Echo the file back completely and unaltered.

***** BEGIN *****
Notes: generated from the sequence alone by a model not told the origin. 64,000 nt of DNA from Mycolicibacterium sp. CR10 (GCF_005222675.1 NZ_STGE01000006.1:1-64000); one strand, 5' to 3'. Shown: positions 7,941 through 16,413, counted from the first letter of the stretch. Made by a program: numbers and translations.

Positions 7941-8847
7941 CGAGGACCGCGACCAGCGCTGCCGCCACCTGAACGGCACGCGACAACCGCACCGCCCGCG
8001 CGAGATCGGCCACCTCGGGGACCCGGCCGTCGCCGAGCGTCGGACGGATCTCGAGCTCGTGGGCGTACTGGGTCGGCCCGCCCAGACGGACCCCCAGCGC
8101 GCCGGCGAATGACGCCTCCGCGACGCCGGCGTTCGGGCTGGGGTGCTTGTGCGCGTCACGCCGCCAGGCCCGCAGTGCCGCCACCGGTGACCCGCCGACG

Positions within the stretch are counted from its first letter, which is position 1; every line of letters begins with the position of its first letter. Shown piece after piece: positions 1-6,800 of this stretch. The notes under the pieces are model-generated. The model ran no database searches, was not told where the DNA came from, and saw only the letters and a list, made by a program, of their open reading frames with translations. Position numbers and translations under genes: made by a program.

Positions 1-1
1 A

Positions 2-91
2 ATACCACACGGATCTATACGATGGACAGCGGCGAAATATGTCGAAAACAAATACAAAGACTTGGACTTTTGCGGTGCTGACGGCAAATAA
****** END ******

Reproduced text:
Notes: generated from the sequence alone by a model not told the origin. 64,000 nt of DNA from Mycolicibacterium sp. CR10 (GCF_005222675.1 NZ_STGE01000006.1:1-64000); one strand, 5' to 3'. Shown: positions 7,941 through 16,413, counted from the first letter of the stretch. Made by a program: numbers and translations.

Positions 7941-8847
7941 CGAGGACCGCGACCAGCGCTGCCGCCACCTGAACGGCACGCGACAACCGCACCGCCCGCG
8001 CGAGATCGGCCACCTCGGGGACCCGGCCGTCGCCGAGCGTCGGACGGATCTCGAGCTCGTGGGCGTACTGGGTCGGCCCGCCCAGACGGACCCCCAGCGC
8101 GCCGGCGAATGACGCCTCCGCGACGCCGGCGTTCGGGCTGGGGTGCTTGTGCGCGTCACGCCGCCAGGCCCGCAGTGCCGCCACCGGTGACCCGCCGACG

Positions within the stretch are counted from its first letter, which is position 1; every line of letters begins with the position of its first letter. Shown piece after piece: positions 1-6,800 of this stretch. The notes under the pieces are model-generated. The model ran no database searches, was not told where the DNA came from, and saw only the letters and a list, made by a program, of their open reading frames with translations. Position numbers and translations under genes: made by a program.

Positions 1-1
1 A

Positions 2-91
2 ATACCACACGGATCTATACGATGGACAGCGGCGAAATATGTCGAAAACAAATACAAAGACTTGGACTTTTGCGGTGCTGACGGCAAATAA